At the Telegraph, Nile Gardiner gives President Bush his due for the global war against Islamist terror.
Gardiner writes that the decision to invade Iraq could ultimately prove to have been a masterstroke:
- Today the world is witnessing the birth of the first truly democratic state in the Middle East outside of Israel. More than eight million voted in Iraq's parliamentary elections in 2005, and the region's first free Muslim society may become a reality.
- The success of the surge in Iraq will go down in history as a turning point in the war against al-Qaeda. The stunning defeat of the insurgency was a major blow both militarily and psychologically for the terror network.
- There has not been a single terrorist attack on U.S. soil since 9/11, and for all the global condemnation of pre-emptive strikes, Guantanamo and the use of rendition against terror suspects, the fact remains that Bush's aggressive strategy actually worked.
- There have been no successful terrorist attacks in Europe since the July 2005 London bombings, in large part due to the cooperation between U.S., British and other Western intelligence agencies.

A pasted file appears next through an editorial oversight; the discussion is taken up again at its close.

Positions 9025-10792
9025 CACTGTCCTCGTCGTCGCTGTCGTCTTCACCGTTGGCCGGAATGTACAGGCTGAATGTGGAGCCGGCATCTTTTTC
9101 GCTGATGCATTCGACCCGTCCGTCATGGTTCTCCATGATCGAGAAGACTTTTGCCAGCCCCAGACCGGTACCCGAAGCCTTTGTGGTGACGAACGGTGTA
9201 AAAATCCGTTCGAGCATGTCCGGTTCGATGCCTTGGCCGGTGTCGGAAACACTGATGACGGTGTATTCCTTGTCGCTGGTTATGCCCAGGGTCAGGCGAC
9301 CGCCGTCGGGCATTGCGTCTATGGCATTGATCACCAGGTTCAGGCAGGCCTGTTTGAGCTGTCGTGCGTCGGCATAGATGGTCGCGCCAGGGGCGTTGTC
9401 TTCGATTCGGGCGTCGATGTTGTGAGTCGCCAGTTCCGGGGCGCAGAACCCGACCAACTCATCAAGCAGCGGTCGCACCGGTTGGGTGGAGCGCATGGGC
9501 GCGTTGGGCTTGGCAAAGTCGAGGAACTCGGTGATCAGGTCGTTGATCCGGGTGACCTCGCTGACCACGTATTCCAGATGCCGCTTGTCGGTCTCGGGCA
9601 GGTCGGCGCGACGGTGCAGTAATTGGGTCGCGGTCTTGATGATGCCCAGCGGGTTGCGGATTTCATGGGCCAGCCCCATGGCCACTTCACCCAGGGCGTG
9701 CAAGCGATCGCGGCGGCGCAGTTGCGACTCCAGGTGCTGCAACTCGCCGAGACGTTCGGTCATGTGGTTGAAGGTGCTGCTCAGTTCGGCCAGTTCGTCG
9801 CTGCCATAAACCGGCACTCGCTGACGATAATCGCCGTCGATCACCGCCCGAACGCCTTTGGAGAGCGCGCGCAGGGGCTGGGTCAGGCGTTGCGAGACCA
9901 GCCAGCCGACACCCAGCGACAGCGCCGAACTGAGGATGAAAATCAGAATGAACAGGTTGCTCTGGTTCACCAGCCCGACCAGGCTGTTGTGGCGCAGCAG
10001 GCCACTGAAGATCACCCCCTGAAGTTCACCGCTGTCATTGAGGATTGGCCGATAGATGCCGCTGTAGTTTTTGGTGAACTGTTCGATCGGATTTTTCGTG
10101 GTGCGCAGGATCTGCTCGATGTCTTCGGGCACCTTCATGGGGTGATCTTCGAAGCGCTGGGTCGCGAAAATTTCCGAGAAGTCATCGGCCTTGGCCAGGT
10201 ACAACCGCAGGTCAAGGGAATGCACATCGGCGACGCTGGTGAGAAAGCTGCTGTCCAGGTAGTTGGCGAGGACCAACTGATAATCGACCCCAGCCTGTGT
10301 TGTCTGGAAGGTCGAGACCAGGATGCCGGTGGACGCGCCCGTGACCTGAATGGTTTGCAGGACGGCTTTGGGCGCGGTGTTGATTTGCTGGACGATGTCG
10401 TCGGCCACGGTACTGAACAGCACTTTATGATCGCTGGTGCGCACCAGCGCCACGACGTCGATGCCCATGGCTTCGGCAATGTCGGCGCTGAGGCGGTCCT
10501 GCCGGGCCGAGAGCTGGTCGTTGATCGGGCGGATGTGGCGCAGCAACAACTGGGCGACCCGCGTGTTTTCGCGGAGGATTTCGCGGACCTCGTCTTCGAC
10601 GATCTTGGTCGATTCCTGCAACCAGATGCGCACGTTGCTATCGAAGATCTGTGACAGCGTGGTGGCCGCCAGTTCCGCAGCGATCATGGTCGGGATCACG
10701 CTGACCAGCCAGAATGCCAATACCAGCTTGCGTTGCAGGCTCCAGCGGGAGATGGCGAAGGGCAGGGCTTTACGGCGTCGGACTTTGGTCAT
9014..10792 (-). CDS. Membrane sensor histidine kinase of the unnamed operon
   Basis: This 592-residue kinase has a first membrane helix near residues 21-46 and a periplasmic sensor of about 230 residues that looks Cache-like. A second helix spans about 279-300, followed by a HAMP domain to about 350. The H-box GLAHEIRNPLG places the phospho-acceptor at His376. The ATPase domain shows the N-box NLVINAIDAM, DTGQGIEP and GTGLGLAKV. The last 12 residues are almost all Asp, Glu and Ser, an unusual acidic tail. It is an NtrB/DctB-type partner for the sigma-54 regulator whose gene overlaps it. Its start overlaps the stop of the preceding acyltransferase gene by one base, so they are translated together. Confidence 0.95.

- The decision by Bush, with Blair's support, to sweep the Taliban out of Afghanistan was a brilliant move, one that not all U.S. presidents would have taken. A weaker leader would have gone to the United Nations Security Council and sought a negotiated settlement with Kabul. It was a risky gambit that was vindicated by a stunning military victory in the space of a month, with a small number of U.S. ground forces involved.
- Bush succeeded in building a 41-nation NATO-led coalition to support Afghanistan. The notion that the resurgence of the Taliban is America's failure is nonsense. The U.S. has more than 30,000 troops in the country under U.S. or NATO command, making up over half of all Allied forces there. Continental European allies have simply failed to step up to the plate with more troops.
- President Bush also recognized the importance of reshaping the NATO alliance for the 21st Century, backing an ambitious program of NATO expansion, culminating in the addition of seven new members in 2004. He also had the foresight to support the development of a missile defense system in Europe.
Much of the left's relentless criticism of the President is driven by personal animosity without any rational analysis of his achievements.
I have my quibbles with President Bush, but I will always be grateful for his steadfast leadership in the war and the fact that his administration managed to keep the terrorists from attacking the U.S. for the more than seven years since 9/11.